don't get discouraged, you will have bad days and good, so don't let the bad ones get ya down. before long you will be wanting the Dyn200Dx so you can play with aluminum, that can drive ya nuts too.
    good to have ya with us, feel free to ask away. pic's help, so take them when problems presist...........or you just want to show off what ya made. 8^))

    also you can download the miller TIG book from there site for more info, good book. its also in the student pack for $25 its a great deal. i think its still $25 but its been a wile so don't hold me to that.
    thanks for the help
    ......or..........
    hope i helped

    feel free to shoot me an e-mail direct i have time to chat. james@newyorkmetalart.com
    summer is here, plant a tree. if you don't have space or time to plant one sponsor some one else to plant one for you. a tree is an investment in our planet, help it out.
    JAMES

  9. #9
    Join Date
    Feb 2008
    Location
    Rowlett, TX
    Posts
    4

    Default

    Thanks for all the replies. I think they answered all my questions.

    Last night, just for giggles, I hooked up the remote control. Probably should have done that first, because by doing it, I learned a couple things. First, the thumbwheel of the remote has a click-position (off, I guess), and once you pass this spot, then you have about three turns of the wheel till you get to wide open. I put the remote on the torch such that I could spin it with my pinky, but it's a clumsy setup at best. I've already ordered the foot pedal.

    Second, if you have HF start selected, then as soon as you move the wheel from the 'off' position, the gas starts. I don't know yet if this is also the case if it's in lift-arc mode, I didn't have time to try that. But I can see how that with the remote, and I assume the pedal, the gas will start when I first touch the pedal.

    HF start is, to me anyway, kind of annoying. It works fine, but that clicking it makes until the arc is started is like fingers on a chalkboard. It's going to take some getting used to.

    I like the tip about extra filler at the end of the bead. I'll try that. I think I'm going to wait for the pedal to arrive before going much further, because I don't want to have to unlearn something once I get it.

    But can someone give me an idea about how long the tungsten should last, specifically, how often do you have to put a new point on the end? Of course, I'm new at this and I expect that I'll contaminate the tip a bunch at first (and I have!). But once I get to where I'm not dipping the tip in the pool, or touching it with the filler rod, how long will the tip last without having to be re-shaped?

    Thanks everybody for the help so far.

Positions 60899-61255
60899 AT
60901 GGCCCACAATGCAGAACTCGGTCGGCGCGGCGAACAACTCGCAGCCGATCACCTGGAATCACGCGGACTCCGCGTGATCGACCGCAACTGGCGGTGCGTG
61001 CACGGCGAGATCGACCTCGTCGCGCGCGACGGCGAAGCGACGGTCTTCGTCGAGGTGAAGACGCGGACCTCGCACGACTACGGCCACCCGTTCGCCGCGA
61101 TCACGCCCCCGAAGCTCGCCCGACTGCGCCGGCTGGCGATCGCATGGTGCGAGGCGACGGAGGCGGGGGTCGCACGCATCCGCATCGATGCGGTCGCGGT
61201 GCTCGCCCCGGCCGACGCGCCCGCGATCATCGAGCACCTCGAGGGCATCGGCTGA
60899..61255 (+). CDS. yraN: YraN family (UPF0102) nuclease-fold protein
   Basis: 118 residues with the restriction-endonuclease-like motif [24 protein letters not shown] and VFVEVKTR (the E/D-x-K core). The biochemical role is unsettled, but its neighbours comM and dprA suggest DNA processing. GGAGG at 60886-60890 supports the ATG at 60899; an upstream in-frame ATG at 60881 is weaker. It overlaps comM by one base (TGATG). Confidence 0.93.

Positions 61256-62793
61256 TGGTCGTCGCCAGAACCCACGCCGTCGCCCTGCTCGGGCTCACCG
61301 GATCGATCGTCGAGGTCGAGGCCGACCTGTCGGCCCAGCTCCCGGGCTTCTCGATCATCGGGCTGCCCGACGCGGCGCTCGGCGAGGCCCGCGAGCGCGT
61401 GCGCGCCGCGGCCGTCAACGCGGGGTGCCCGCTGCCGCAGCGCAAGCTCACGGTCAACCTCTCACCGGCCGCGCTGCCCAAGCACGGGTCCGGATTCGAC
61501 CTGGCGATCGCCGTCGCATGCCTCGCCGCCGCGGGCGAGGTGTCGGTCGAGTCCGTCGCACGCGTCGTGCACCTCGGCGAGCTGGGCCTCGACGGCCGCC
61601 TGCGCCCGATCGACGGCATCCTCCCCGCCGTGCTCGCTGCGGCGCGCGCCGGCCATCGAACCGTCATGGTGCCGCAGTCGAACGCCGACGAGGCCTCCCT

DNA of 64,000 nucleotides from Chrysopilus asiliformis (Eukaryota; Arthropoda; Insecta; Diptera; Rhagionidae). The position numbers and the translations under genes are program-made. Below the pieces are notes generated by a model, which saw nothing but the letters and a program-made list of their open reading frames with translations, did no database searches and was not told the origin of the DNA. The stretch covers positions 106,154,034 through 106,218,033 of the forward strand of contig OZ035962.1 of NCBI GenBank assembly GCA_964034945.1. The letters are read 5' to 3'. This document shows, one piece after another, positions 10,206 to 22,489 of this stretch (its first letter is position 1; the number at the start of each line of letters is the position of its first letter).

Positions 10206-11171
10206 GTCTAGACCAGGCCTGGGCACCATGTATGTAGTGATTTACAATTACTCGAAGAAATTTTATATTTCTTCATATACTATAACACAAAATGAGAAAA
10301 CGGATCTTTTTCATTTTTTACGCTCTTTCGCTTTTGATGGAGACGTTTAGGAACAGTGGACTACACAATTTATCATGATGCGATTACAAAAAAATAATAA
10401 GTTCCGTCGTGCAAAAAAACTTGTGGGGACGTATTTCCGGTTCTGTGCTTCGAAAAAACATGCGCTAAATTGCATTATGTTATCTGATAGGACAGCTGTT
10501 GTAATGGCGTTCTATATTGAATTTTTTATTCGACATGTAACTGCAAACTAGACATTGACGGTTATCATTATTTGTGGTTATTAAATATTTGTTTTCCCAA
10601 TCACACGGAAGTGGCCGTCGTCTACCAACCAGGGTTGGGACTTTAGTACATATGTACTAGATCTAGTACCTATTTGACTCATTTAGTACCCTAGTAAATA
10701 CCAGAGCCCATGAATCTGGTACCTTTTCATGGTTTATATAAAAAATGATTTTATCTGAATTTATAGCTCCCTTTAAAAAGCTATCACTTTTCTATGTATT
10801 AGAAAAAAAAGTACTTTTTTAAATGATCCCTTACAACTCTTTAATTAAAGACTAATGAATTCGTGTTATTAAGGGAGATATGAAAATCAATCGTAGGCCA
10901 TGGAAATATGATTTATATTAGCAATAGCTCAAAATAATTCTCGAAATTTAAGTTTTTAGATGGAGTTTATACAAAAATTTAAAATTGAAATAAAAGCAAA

Art

  10. #10
    Join Date
    Aug 2006
    Location
    near rochester NY
    Posts
    9,881

    Default

    first you are correct the gas starts when you turn past the click to on, same with foot peddle. the gas will come on, flow till the pre-flow time is up then the arc will start. this is how you can increase the pre-flow, tap it to start but let off before the arc is going and it will go into post flow, then start the arc during this stage. i cant remember if the max-star lets you adjust the pre-flow time, if not this will get you more pre-flow if you feel its needed.
    also for post flow its best to set it at 1 sec. per 10 amps of welding current.this will inshore the tungsten is protected till cooled.
    as for tungsten life, no idea the actual arc time involved but when its burned up all its oxides it will start to act like a dipped one. you will know when its done. some last longer than others and amp's will have an effect as well.

    wile you are waiting for the foot control keep in mind the 3 turns of the finger roller covers 0- set amps. so if you set it to say 150amps when you only needed 50 you could get the full adjustment you need out of the first turn instead of needing all 3 turns to reach 50 amp's if you set the welder at 50. did i explain that right, do ya get my point ??

    i prefer the HF start myself. funny thing is i have a Imagen-x dinosaur of my son's in the shop and the HF starting my arc makes him growl as if i had pushed his button. caught me off guard the first time and i freaked out. LOL i just didn't get the lift arc thing at first so i just went with HF and have not gone back to it.

    hope some of this is of help, i have never tried a finger control so i cant help much with it other than to say. many have trouble with it when starting and end up going to the foot control just like you are so don't feel bad, your not alone.
    thanks for the help
    ......or..........
    hope i helped

    feel free to shoot me an e-mail direct i have time to chat. james@newyorkmetalart.com
    summer is here, plant a tree. if you don't have space or time to plant one sponsor some one else to plant one for you. a tree is an investment in our planet, help it out.
    JAMES